30 of 71 people found this review helpful
  • The California Gold Rush and the Coming of the Civil War

    • UNABRIDGED (10 hrs and 7 mins)
    • By Leonard L. Richards
    • Narrated By Jeff Riggenbach
    • Whispersync for Voice-ready
    Overall
    (33)
    Performance
    (10)
    Story
    (10)

    In this revelatory study, award-winning historian Leonard L. Richards outlines the links between the Gold Rush and the Civil War. He explains that Southerners envisioned California as a new market for slaves, schemed to tie California to the South via railroad, and imagined splitting off the state's southern half as a slave state. Richards recounts the political battles and the fiery California feuds, duels, and, perhaps, outright murders as the state came shockingly close to being divided in two.

    John M says: "Not typically covered in history class..."
    "A Must For Civil War Buffs"
    Overall

    If you think you have read everything about the Civil War this book will probably give you a new point of view. Serious students of the Civil War realize that the Gordian Knot of Antebellum politics was not slavery, only a handful of extremist questioned the right of southerners to own slaves, but the expansion of slaves into the territories, however this is the first book that I know of that looks at the question through the eyes of westerners. That is really what makes this book worth reading, because it makes it clear just how complicated the problem really was.

    1 of 1 people found this review helpful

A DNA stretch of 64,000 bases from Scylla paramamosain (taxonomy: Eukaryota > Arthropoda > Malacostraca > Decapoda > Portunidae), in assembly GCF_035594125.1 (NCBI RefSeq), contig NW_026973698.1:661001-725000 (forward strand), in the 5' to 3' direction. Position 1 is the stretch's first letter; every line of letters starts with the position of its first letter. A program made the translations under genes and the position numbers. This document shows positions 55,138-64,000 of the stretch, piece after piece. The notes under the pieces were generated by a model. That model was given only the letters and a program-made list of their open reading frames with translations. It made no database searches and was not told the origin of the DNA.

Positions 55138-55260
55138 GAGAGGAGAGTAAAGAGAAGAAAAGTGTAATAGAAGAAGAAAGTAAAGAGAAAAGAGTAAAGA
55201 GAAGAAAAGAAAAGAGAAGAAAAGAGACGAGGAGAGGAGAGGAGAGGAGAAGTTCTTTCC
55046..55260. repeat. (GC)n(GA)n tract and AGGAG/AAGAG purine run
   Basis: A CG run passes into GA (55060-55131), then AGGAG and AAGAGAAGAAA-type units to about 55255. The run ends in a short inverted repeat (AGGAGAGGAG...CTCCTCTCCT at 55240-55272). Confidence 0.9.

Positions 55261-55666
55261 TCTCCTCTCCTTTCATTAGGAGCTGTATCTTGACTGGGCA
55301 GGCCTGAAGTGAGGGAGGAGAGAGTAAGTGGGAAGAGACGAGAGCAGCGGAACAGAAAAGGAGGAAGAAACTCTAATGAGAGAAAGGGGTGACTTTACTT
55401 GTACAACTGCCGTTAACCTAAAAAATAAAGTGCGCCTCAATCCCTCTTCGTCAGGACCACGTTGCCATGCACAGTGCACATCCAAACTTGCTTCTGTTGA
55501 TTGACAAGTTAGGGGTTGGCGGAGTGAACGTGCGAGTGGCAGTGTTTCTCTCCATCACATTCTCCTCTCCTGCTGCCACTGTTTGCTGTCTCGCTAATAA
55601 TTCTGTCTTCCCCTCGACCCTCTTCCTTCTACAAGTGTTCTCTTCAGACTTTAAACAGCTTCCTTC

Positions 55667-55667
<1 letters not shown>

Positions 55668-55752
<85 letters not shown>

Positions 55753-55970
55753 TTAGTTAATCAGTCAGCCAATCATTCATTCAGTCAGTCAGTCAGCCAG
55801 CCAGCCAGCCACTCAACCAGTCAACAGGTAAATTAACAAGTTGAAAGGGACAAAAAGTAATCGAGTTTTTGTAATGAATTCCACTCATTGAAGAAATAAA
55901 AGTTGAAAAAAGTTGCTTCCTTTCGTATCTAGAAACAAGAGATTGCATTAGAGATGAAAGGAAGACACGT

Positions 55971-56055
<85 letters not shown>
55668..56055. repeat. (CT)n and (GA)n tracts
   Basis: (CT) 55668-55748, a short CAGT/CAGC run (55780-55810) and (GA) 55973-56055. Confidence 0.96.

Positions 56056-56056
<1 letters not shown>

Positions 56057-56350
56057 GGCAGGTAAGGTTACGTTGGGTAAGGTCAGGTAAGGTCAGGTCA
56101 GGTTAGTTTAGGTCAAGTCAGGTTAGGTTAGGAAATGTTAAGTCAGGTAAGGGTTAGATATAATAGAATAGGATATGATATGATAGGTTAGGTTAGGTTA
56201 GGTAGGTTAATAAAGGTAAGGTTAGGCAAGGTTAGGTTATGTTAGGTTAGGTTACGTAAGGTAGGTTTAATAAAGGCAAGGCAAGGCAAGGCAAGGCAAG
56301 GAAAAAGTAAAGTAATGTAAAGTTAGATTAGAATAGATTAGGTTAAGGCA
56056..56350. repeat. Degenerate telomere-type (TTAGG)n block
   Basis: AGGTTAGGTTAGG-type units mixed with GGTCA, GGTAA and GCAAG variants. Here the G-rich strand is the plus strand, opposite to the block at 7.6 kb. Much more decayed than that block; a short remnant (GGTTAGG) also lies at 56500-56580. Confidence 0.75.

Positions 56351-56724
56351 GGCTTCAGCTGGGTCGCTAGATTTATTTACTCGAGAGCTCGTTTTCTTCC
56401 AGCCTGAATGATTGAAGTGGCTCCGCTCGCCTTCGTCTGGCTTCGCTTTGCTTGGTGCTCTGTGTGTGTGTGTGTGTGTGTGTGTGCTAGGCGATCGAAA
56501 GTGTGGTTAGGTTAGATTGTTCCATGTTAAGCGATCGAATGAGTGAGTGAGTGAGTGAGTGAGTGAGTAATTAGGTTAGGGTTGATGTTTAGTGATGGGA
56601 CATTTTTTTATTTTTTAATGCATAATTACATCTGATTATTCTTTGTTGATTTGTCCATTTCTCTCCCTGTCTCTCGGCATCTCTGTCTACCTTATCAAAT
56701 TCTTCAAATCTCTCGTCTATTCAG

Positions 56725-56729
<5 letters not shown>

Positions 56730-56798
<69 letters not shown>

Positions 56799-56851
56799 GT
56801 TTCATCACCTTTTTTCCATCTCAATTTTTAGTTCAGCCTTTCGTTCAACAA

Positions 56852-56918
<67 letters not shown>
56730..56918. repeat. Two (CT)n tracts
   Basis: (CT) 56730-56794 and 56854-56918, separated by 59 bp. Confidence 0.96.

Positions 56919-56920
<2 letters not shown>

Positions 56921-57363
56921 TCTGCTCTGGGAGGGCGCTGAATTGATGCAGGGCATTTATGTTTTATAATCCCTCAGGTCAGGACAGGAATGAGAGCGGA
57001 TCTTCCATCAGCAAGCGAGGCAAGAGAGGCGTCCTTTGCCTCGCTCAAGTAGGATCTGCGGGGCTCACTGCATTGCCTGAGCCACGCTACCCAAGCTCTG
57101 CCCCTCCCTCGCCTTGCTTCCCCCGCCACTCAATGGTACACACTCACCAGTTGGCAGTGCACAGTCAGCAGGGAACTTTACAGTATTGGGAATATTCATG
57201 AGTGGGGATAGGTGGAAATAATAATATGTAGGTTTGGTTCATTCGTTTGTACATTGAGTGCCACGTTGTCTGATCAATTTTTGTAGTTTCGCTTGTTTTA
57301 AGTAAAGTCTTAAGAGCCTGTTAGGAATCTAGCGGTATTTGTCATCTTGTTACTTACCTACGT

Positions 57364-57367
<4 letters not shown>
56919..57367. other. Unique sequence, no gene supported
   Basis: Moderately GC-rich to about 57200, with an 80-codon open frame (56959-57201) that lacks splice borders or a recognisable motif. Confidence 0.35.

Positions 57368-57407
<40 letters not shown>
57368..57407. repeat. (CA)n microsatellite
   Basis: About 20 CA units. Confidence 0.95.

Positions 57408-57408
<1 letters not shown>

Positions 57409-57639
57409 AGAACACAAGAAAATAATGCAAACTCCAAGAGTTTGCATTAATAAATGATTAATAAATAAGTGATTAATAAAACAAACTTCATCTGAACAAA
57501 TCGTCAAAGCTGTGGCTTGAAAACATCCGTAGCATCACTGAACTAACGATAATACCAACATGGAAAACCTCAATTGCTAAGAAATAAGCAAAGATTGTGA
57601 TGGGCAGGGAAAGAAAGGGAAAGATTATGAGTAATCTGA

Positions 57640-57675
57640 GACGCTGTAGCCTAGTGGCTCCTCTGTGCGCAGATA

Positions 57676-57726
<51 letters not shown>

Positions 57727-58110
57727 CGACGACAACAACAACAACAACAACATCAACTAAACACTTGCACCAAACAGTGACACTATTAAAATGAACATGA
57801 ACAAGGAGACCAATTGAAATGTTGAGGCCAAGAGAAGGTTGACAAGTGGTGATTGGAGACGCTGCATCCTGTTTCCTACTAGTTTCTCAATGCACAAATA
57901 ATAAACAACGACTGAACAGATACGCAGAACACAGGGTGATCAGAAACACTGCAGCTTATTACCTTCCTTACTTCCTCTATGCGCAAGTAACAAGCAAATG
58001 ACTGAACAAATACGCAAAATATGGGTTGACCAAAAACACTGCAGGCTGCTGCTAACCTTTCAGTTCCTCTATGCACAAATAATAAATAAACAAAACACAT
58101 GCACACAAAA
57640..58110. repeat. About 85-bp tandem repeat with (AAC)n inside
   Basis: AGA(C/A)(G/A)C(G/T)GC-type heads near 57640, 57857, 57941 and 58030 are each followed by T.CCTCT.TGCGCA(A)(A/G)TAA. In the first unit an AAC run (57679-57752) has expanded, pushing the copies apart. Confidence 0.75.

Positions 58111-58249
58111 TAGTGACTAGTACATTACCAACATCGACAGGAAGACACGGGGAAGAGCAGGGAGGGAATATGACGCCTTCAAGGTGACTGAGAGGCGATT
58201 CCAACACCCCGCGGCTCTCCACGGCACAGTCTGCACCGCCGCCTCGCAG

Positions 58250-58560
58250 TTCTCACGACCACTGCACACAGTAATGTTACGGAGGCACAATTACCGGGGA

• The Worst Hard Time: The Untold Story of Those Who Survived the Great American Dust Bowl

    • UNABRIDGED (11 hrs and 47 mins)
    • By Timothy Egan
    • Narrated By Patrick Lawlor, Ken Burns
    Overall
    (1270)
    Performance
    (697)
    Story
    (708)

    The dust storms that terrorized America's High Plains in the darkest years of the Depression were like nothing ever seen before or since, and the stories of the people that held on have never been fully told. Pulitzer Prize-winning New York Times journalist and author Timothy Egan follows a half-dozen families and their communities through the rise and fall of the region.

    Laurie says: "more than grapes of wrath"
    "An American Book of Job"
    Overall

    The Great Depression was depressing, just know that before you download this selection. With that caveat in mind, this is a masterfully researched, well written tale of an important, but under studied area of American history.

    However, it is essentially the tale of a small group of well meaning people going from hard earned success to travail, disaster, and ruin. It is a little like reading an American Book of Job set in the Texas Panhandle without the uplifting ending. There is no redemption. I wish he had gone on told a few more stories of personal success at the end even if it they were stories of people that left the Great Plains or maybe served with distinction in World War II or something.

    However, I am certain that was not his point. His point was to show how development without concern for ecological consequences can, has, and will again lead to social and economic disaster. If you live or grew up in that great swath of the United States from Central Texas to North Dakota this is something you should make yourself read. It will answer a lot of questions that you have probably considered in passing about the development of the Great Plains and, more importantly, how the area should be developed today.

    12 of 13 people found this review helpful